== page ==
9 3. Could warrant future consideration of possible capital investment, but less advanced in stage of development a. Gippsland: Lindenow Valley Water Security Project, Victoria b. Emu Swamp Dam Severn River, Stanthorpe, Queensland c. Nathan Dam, Dawson River, Queensland d. Wellington Dam Revival Project, Western Australia 4. Likely to be suitable for further consideration for possible assistance to accelerate feasibility studies, cost benefit analysis or design a. Apsley Dam Walcha, New South Wales b. Lostock Dam enlargement Hunter Valley, New South Wales c. Mole River Dam, New South Wales d. Needles Gap, New South Wales e. Burdekin Falls Dam (including Water for Bowen), Queensland f. Connors River Dam Sarina, Queensland g. Fitzroy Agricultural Corridor construction of Rookwood Weir and raising Eden Bann Weir h. Mitchell River System, Far North Queensland i. North Queensland Irrigated Agriculture Strategy: Flinders-Gilbert, large scale infrastructure proposals (e.g. IFED) and on-farm developments j. Nullinga Dam Cairns, Queensland k. Urannah Dam Collinsville, Queensland l. Ord Irrigation Stage III (water infrastructure components), Northern Territory and Western Australia m. Pilbara and/or Kimberley irrigated water pipeline system, Western Australia n. Expanded Horticulture Production on the Northern Adelaide Plains - Waste Water Re-use, South Australia o. Intensive Livestock and Horticulture Expansion Northern Dams Upgrade Clare Valley, South Australia p. Exploring off-stream storage opportunities to increase water availability for agricultural development, Northern Territory Project identified by the Water Infrastructure Ministerial Working Group 5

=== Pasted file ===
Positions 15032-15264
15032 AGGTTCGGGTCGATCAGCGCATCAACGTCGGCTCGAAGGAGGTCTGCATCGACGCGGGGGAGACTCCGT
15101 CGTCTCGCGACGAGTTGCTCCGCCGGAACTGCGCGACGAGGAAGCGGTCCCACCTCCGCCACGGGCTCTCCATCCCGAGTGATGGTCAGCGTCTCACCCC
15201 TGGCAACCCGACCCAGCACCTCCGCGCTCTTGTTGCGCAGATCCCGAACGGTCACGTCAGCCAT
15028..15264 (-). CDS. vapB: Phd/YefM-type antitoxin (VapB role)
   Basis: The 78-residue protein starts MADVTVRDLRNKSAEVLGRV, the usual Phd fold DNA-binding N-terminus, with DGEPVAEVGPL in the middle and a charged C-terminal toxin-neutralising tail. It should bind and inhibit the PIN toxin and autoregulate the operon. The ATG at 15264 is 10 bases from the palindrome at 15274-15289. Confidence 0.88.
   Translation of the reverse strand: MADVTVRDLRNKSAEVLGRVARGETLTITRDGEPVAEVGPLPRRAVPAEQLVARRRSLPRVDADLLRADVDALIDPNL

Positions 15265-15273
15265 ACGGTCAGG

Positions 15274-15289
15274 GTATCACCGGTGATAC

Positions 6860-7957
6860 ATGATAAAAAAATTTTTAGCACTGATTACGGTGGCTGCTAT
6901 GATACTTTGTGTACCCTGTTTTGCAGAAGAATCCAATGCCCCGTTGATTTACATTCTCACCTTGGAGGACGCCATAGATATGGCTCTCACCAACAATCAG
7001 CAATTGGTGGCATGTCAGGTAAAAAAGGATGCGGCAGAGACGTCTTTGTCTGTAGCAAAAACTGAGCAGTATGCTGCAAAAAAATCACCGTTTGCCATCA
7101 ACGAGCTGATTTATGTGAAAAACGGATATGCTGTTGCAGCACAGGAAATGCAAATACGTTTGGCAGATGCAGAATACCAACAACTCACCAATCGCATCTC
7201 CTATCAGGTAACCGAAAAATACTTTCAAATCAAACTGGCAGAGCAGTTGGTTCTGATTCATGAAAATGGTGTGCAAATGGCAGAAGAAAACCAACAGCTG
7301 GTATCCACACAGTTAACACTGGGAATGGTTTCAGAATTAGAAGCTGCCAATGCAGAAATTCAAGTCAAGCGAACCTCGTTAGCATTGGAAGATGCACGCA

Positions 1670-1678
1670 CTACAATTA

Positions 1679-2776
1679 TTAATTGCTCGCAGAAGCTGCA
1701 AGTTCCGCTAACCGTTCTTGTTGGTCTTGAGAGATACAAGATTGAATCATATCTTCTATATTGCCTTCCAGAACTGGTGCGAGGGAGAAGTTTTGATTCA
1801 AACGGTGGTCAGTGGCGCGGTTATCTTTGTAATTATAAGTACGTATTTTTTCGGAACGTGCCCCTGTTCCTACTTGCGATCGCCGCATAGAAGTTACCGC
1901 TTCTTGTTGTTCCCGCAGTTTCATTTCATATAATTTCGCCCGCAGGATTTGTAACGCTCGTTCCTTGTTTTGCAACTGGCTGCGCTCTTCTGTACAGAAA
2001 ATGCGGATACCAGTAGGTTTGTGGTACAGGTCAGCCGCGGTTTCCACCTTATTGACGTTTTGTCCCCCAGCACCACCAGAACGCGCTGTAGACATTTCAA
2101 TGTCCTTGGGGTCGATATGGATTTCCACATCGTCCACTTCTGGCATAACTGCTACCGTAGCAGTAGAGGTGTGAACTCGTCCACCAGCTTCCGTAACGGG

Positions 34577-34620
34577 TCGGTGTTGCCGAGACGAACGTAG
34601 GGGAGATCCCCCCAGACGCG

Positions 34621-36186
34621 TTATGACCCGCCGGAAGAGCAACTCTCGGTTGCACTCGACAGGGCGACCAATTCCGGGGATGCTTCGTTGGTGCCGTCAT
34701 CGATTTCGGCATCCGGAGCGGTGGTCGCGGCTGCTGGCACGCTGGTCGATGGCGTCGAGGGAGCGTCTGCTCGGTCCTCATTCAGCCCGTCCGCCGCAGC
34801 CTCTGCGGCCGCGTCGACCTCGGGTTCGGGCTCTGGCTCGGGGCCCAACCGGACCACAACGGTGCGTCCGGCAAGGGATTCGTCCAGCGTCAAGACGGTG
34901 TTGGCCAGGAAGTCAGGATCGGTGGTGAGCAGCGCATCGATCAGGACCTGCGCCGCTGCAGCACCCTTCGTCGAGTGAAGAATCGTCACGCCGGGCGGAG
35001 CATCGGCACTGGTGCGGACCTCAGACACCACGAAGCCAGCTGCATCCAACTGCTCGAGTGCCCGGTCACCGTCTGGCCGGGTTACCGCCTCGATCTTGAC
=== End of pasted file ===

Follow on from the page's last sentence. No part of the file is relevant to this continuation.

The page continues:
10 q. Upper Adelaide River Dam / off stream storage, Northern Territory A summary of each of the 31 projects listed above is at Appendix B. The remaining 32 projects have been categorised as likely to occur without direct Commonwealth involvement or more information is required from state and territory governments to inform categorisation (Appendix C). A number of small scale flood mitigation projects were suggested by the states. On the basis of scale and capacity for costs to be recovered from future developments these were not considered as requiring Commonwealth involvement. However, both Queensland and New South Wales are currently investigating flood mitigation options in south east Queensland and the Hawkesbury-Nepean area respectively, and may come forward with related project priorities in the next year or two. Managed aquifer recharge was also identified by some states, including Western Australia and the Northern Territory as worthy of further investigation, particularly in Northern Australia. 6

11 Map 1: Potential water infrastructure projects for possible Commonwealth involvement 7